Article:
Before we get started, let's have a look at our vocabulary word list. This is your last vocabulary list for the "basic level" section, yet it is probably one of the most important. Once you become familiar with this vocabulary list, then you can proceed in learning direct object pronouns (DOP's.). This means you will get to use more verbs in phrases, so studying this verb list is extremely important. It is almost as if you are learning magic.
After learning all of these DOP's, lets try using some of them in some example phrases.
"I love him"
Click for a hint (To him, I love)
Click for the answer "Lo amo"
"I love her"
Click for a hint (To her, I love)
Click for the answer "La amo"
"I call her"
Click for a hint (To her, I call)
Click for the answer "La llamo"
"He calls them"
Click for a hint (To them, he calls)
Click for the answer "Los llama"
"(Do) you love me?"
Click for a hint (To me, You love?)
Click for the answer "¿Me amas?"
The technical definition of a DOP is "a pronoun that directly receives the action of a verb." Right now this might sound really confusing, but let's look over an example phrase using the verb "recordar" so you get a feel for how DOP's are used in Spanish.
The phrase "I remember you" translates to "Te recuerdo"
Why? Because te is the DOP for "you," and "recuerdo" means "I remember." You might think it should be said "Recuerdo tú", but that is utterly and completely INCORRECT!
Direct Object Pronouns can be internally expressed as:
"To someone, (conjugated verb)"
If you wanted to say "I remember you," then you would really say "To you, I remember" because that's what "te recuerdo" literally translates to in English.
Have you ever heard anyone say "Te amo" in Spanish? This phrase means "I love you," but let's find out why it means that.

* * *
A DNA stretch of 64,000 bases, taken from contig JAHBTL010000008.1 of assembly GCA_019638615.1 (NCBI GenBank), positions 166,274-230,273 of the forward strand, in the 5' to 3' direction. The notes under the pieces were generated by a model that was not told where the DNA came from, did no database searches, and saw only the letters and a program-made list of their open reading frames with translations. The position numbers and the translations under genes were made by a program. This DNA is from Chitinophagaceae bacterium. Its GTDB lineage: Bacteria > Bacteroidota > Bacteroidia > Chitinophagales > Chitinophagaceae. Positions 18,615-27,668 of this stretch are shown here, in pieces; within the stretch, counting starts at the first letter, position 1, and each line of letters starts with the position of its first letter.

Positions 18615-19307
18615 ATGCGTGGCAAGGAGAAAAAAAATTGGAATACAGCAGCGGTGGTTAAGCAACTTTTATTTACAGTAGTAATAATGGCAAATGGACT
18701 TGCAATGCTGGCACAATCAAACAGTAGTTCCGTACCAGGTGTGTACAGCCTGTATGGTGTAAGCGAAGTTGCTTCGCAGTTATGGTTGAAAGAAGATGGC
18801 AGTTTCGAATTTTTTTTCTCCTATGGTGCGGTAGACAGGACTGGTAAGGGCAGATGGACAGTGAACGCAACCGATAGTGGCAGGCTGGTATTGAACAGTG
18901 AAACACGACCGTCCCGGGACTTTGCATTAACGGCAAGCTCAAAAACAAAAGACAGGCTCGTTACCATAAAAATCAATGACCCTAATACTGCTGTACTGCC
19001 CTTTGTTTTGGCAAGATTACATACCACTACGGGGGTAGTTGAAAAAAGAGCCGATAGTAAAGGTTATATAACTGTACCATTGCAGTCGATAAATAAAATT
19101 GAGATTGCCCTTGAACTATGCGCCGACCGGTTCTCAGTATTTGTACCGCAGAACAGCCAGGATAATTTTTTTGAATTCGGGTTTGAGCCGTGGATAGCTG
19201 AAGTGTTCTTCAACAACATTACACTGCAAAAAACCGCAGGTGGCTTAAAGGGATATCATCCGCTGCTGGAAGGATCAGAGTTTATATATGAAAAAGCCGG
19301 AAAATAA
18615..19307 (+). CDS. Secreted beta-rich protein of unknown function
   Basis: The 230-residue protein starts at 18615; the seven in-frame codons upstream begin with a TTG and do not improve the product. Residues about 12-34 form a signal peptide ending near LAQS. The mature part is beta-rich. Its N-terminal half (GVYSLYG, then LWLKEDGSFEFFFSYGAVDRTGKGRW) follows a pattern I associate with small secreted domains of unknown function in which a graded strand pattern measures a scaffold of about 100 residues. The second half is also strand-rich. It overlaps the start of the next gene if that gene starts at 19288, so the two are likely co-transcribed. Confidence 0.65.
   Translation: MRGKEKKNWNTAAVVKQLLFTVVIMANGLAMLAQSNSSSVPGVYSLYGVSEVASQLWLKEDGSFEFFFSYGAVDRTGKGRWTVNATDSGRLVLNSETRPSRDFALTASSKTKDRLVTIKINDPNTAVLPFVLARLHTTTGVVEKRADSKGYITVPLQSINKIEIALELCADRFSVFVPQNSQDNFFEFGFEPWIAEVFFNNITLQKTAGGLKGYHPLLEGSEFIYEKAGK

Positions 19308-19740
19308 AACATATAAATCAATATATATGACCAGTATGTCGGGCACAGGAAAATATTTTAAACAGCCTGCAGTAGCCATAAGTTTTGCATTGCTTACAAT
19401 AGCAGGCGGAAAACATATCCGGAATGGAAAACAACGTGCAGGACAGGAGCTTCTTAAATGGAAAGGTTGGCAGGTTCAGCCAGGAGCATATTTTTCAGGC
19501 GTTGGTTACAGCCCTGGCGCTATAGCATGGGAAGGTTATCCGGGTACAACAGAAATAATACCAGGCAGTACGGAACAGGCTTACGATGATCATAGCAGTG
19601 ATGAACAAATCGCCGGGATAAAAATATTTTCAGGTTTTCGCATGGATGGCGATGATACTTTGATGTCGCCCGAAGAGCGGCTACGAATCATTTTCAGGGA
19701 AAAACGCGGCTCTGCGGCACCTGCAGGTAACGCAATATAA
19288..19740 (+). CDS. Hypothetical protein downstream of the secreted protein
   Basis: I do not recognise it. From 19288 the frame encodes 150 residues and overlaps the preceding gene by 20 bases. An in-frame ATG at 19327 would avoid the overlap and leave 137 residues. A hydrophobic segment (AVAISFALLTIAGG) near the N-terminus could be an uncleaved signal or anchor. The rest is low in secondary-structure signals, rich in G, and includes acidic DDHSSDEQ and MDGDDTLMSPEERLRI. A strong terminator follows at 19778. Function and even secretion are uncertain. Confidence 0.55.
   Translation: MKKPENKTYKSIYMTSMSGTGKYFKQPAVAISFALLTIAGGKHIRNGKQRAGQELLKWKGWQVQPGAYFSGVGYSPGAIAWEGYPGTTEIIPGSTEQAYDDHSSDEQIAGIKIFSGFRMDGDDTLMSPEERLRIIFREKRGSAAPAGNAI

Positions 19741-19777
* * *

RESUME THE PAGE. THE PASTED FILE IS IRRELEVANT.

Since we know that "amar" means "to love," then we know that "amo" is the conjugated form of the verb that means "I love."
Now let's piece it all together. Remember the syntax for DOP's goes like this:
To someone, (conjugated verb)
In that case, we can substitute it all in like this: Te, (amo)
(which literally means "To you, I love.") It's that simple!
When you feel somewhat comfortable with this method of using DOP's, then we are going to look at another way to express them. For now, let's see if you can translate these phrases on your own.
Notice that the example phrases above here do not specify who actually does the action. For example:
"Te ama" could either mean "He loves you" or "She loves you."
In order to be specific about who does the action, we say the regular pronoun first and then say the rest. Check out the example below.
"He loves you"
(He, to you, he loves)
Click to see the answer "Él te ama"
I love you
(I, to you, I love)
Click to see the answer "Yo te amo"
"He gives me pain"
Click for a hint (To me, he gives, pain)
Click for the answer "Me da dolor"
"They give me pain"
Click for a hint (To me, they give, pain)
Click for the answer "Me dan dolor"
"They give us pain"
Click for a hint (To us, they give, pain)
Click for the answer "Nos dan dolor"
Remember. Infinitive verbs are the root form of a verb. For example: to walk, to eat, and to talk are all examples of infinitive verbs. When you have an infinitive verb and a DOP included together in a phrase, then you can always attach the two together. This is actually pretty easy. Let's look at some examples:
"I want to buy it"
click for translation Lo quiero comprar
click for translation Quiero comprarlo
"I'm going to eat you"
click for translation Te voy a comer
click for translation Voy a comerte
It really makes it look confusing when we look at DOP's in technical terms, so let's try looking at it from a new perspective. In order to make it less confusing, let's remember that you should always start off with who does the action like you normally would in English. For example:
"I... love you" becomes "Yo... te amo"
(Putting it this way helps to keep it simple, and it let's you get a better idea of who you are talking about instead of having to think backwards for Spanish translations.)
You are doing a remarkable job! I hope you are catching on a little more each time you practice. If you are having trouble now, just give it time and let it sink in. Direct object pronouns can be pretty tricky, but they are used so much. DOP's are an essential part of speaking Spanish. In that case, I have listed below some more practice phrases for you to study. Let's see how well you can translate them.
Last updated: 2017
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